How Rory McIlroy used High Line to get over 'great day until it wasn't'

World No 2 feeling confident that he can continue ‘theme’ of his career by bouncing back after US Open heartache

Rory McIlroy hit the High Line in Manhattan after suffering one of the lowest ebbs of his career, having decided that “trying to blend in with the city” was a good way to attempt to get over his US Open heartbreak at Pinehurst last month.

Ahead of his Genesis Scottish Open title defence this week at The Renaissance Club in East Lothian, the Northern Irishman spoke for the first time about being pipped by Bryson DeChambeau in North Carolina after missing two short putts in the final three holes.

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“I think the way I've described Pinehurst on Sunday was like it was a great day until it wasn't,” said McIlroy, who, before those two untimely late slip ups, had holed putt after putt in the final circuit to put himself on the verge of ending a ten-year drought in golf’s marquee events.

Defending champion Rory McIlroy laughs in a press conference ahead of the Genesis Scottish Open at The Renaissance Club in East Lothian. Picture: Harry How/Getty Images.Defending champion Rory McIlroy laughs in a press conference ahead of the Genesis Scottish Open at The Renaissance Club in East Lothian. Picture: Harry How/Getty Images.
Defending champion Rory McIlroy laughs in a press conference ahead of the Genesis Scottish Open at The Renaissance Club in East Lothian. Picture: Harry How/Getty Images.

“I did things on that Sunday that I haven't been able to do in the last couple years. Took control of the golf tournament. Holed putts when I needed to. Well, mostly when I needed to. Made birdies. You know, really got myself in there. And then, look, obviously unfortunately to miss the putt on 16 and obviously the putt on 18.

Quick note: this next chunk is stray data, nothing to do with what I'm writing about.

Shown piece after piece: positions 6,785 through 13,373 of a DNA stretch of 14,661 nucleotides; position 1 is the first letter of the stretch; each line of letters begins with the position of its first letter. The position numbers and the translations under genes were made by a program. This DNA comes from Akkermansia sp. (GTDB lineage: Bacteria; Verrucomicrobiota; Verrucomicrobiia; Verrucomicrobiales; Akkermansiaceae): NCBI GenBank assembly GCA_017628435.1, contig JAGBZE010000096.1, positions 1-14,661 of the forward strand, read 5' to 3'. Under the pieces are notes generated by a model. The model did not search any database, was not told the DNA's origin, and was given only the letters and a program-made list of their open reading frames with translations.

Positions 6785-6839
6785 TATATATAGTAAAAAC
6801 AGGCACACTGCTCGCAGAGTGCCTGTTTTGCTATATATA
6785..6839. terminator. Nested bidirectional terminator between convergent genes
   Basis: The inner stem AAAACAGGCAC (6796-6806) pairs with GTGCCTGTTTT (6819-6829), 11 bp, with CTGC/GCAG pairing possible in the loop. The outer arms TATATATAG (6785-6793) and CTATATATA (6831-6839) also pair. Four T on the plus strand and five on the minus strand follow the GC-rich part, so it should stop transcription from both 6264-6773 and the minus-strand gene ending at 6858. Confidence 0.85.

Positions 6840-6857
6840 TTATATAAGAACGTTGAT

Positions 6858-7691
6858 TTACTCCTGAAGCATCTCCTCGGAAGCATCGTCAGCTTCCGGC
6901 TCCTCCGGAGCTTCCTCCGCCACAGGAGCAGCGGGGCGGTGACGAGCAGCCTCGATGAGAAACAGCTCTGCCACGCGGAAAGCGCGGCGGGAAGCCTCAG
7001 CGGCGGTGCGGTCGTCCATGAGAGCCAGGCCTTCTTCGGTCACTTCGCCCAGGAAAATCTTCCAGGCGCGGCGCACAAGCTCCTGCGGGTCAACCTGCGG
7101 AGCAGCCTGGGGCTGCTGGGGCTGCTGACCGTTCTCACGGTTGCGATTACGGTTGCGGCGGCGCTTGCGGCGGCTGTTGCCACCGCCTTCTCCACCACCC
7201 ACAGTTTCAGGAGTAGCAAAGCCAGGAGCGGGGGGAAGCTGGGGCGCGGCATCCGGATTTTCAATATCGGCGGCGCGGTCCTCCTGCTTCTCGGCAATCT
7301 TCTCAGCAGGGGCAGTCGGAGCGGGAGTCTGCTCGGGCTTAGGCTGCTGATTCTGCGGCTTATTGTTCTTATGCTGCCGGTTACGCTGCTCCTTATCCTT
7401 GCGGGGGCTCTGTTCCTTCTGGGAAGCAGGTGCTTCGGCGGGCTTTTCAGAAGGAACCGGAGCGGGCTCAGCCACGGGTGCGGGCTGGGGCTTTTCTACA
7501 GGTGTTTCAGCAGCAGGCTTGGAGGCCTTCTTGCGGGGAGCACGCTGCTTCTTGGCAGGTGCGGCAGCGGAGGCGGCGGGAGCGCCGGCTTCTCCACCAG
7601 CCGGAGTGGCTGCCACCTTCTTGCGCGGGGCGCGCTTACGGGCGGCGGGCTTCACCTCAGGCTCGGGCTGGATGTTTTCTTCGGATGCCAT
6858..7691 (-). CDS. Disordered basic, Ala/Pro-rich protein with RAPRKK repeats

“Yeah, it was a tough day. It was a tough few days after that, obviously. But I think as you get further away from it happening, you start to see the positives and you start to see all the good things that you did throughout the week.

“Yeah, there's learnings in there, too, right. I can vividly remember starting to feel a little uncomfortable waiting for my second putt on 16, and, you know, the putt on the last, it was a really tricky putt. And I was very aware of where Bryson was off the tee. I knew I had to hit it really soft. If the one back didn't matter, I would have hit it firmer.

“But because I was sort of in two minds, I didn't know whether Bryson was going to make a par or not, it was one of those ones where I had to make sure that if the putt didn't go in, that it wasn't going ten feet by, which it very easily could have.

McIlroy won the Scottish Open last year.McIlroy won the Scottish Open last year.
McIlroy won the Scottish Open last year.

“Thinking back, yeah, maybe I was a little too aware of where Bryson was and what he was doing, but it was the nature of the golf course and how the golf course flowed. So it sort of got me out of my own little world a little bit.

“But, when I look back on that day, just like I look back on some of my toughest moments in my career, I'll learn a lot from it and I'll hopefully put that to good use. It's something that's been a bit of a theme throughout my career. I've been able to take those tough moments and turn them into great things not very long after that.”

McIlroy had been due to play in the Travelers Championship, one of the PGA Tour’s signature events, the following week before deciding to sit that out and make this week’s $9 million Rolex Series event in East Lothian his time to get back on the horse instead.